Janauary 2015  

   
Not Enough
(as printed in the Houston Chronicle, November 25, 2014)

Phillip McSwain, a young man diagnosed with schizophrenia, got in a scuffle with the police in 2008. James McSwain, his father and principal of Mirabeau B. Lamar High School in Houston Independent School District, took steps to prolong his son's stay in the Harris County Jail. Private care was prohibitively expensive, and Phillip needed help.

Fast-forward six years: Harris County Jail is still the largest mental health facility in the state. More than 25 percent of its inmates have been diagnosed as needing psychotropic medication.

One in five people suffers from mental illness every year, according to Mental Health America of Greater Houston. Although success rates for treatment are comparable to those who need physical health care, in 2011, Texas spent $39 per capita - $81 less than the national average and $75 less per capita than even Mississippi.

Harris County has adopted some strong programs. Teams of police officers and mental health professionals partner on targeted calls to help ensure that people with mental illness are not arrested unnecessarily. Through its pilot jail-diversion program, judges work with these professionals to keep those with mental illness from cycling through the criminal justice system.

There's much left to do.

The earlier children at risk get professional help, the greater the likelihood of a cure. The Legislature should act next session to increase funding for teacher training to help students who are developing mental illness.

Russell Crowe portrayed a schizophrenic in the film, "A Beautiful Mind." Sometimes we forget that John Forbes Nash Jr., the economist on whom the film was based, won a Nobel Prize. With proper treatment, about 60 percent of people with schizophrenia are able to live a normal life. Unfortunately, Phillip McSwain lost his battle with the disease in 2009, following an overdose of alcohol and medication. "I honestly believe that with better care, Phillip would be alive today," James McSwain said.

Texas can do better.

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Harris County Judge Ed Emmett’s Response to Houston Chronicle’s Editorial on Mental Health as Published December 5, 2014

More than 90,000 people in Harris County with severe mental illness can not access either the public or private psychiatric service systems. Many lack health insurance. Our public service systems are operating at maximum capacity. We simply do not have enough services for tens of thousands of mentally ill Harris County residents.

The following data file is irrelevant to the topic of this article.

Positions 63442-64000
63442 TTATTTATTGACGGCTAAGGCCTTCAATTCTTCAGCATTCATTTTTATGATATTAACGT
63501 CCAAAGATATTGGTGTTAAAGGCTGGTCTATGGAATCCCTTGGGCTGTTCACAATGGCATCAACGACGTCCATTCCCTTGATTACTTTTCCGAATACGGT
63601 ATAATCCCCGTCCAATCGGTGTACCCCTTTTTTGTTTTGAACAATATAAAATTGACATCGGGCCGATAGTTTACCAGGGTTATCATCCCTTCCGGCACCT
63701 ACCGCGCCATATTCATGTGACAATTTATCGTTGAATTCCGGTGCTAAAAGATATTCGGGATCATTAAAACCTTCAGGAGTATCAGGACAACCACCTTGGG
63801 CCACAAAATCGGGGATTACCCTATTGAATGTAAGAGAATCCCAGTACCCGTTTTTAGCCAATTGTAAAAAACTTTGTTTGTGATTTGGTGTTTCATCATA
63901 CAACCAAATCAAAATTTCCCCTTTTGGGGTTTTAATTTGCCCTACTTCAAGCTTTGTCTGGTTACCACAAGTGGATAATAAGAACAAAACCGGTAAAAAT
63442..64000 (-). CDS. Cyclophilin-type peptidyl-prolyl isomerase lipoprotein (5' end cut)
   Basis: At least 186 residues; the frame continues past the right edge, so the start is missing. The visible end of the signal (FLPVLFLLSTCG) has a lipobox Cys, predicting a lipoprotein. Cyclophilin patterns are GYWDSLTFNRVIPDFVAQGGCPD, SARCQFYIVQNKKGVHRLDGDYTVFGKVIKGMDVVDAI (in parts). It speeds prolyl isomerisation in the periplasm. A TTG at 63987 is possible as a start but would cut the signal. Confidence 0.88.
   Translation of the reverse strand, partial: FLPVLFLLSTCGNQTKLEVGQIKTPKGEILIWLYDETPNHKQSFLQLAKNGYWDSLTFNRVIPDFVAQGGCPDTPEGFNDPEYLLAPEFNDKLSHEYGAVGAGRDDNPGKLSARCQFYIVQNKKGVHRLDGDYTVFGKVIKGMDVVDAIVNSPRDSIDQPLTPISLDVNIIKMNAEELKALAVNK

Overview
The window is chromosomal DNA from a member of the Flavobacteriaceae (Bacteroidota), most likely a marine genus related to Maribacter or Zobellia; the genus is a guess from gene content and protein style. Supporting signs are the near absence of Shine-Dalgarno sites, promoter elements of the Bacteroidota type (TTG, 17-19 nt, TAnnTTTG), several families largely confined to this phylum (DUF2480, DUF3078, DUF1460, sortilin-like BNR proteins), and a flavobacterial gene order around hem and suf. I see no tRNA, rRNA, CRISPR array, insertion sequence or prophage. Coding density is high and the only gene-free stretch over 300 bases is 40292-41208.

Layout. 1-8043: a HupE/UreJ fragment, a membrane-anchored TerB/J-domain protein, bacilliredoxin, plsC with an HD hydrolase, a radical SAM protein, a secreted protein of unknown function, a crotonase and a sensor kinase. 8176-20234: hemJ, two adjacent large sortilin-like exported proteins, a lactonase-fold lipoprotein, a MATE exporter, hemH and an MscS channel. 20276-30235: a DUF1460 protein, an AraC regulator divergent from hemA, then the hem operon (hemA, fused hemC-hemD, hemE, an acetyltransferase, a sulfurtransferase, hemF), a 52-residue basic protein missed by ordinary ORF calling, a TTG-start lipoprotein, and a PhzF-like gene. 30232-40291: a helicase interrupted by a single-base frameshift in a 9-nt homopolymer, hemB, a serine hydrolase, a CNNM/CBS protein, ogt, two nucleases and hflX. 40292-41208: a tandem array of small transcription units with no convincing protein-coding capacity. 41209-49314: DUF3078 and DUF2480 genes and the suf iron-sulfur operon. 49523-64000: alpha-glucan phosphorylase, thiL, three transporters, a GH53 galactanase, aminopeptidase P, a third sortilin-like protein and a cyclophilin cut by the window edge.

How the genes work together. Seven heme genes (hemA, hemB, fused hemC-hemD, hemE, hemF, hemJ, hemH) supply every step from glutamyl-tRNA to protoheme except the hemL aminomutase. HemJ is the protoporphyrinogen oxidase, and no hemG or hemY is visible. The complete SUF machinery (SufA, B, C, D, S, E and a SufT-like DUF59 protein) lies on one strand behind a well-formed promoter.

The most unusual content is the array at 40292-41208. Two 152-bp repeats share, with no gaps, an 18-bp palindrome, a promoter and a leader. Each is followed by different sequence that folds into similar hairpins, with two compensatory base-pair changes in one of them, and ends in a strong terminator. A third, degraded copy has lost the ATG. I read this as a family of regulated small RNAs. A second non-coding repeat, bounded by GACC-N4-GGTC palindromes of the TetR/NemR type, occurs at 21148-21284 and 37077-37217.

One out of every three of us has a close relative, friend, or business associate who suffers from a mental illness. We are all touched in some way by someone with a mental illness.

The Houston Chronicle editorial printed above addresses the gross underfunding of public services in Texas by noting that in 2011 “Texas spent $39 per capita -- $81 less than the national average.” While Harris County is the most generous in the state in its local funding of mental health services, we, and all Texas counties, must do more.

Despite our inadequacies, Harris County is doing more. One of the great tragedies of insufficient services is the tendency for some people with mental illness to become involved with the criminal justice system, usually for petty non-violent crimes. Many of these people cycle in and out of jail. Acting on this knowledge, Harris County leadership has created an impressive array of best service practices – including comprehensive in-jail psychiatric services, mental health courts, specially trained law enforcement officers and 24–hour crisis services.

Building on these programs, state Sens. Joan Huffman and John Whitmire and state Rep. Senfronia Thompson provided the leadership to win legislative funding for a four-year pilot jail diversion program. This pilot program will develop strategies and services to break the cycle of jail involvement. I am pleased to say that Harris County was chosen to implement this pilot program. It is now under way and showing early success.

Both our Mental Health and Mental Retardation Authority and Harris Health (the hospital district) are serving large numbers of people seven days a week. County leadership is continuously exploring ways to maximize the efficiencies and effectiveness of these services. I am deeply proud of the clinical and other service providers in these two agencies who all work diligently to improve the lives of people with mental illness.

Area medical schools and other institutions of higher learning are aggressively educating future doctors, nurses and social workers to serve people with mental illness. Moreover, they are conducting important research in new, more effective treatments for severe mental illness. Our private inpatient and outpatient clinics also provide significant services to our underserved and uninsured residents.

Texas now stands at a crossroads. The Texas Sunset Commission has extensively reviewed the Texas Health and Human Services Commission and has made recommendations that could greatly improve mental health service delivery in Texas.

I hope the Legislature seizes the opportunity to adopt the recommendations and adequately fund mental health services. We should all join together in supporting our legislators and local officials in tackling this issue.

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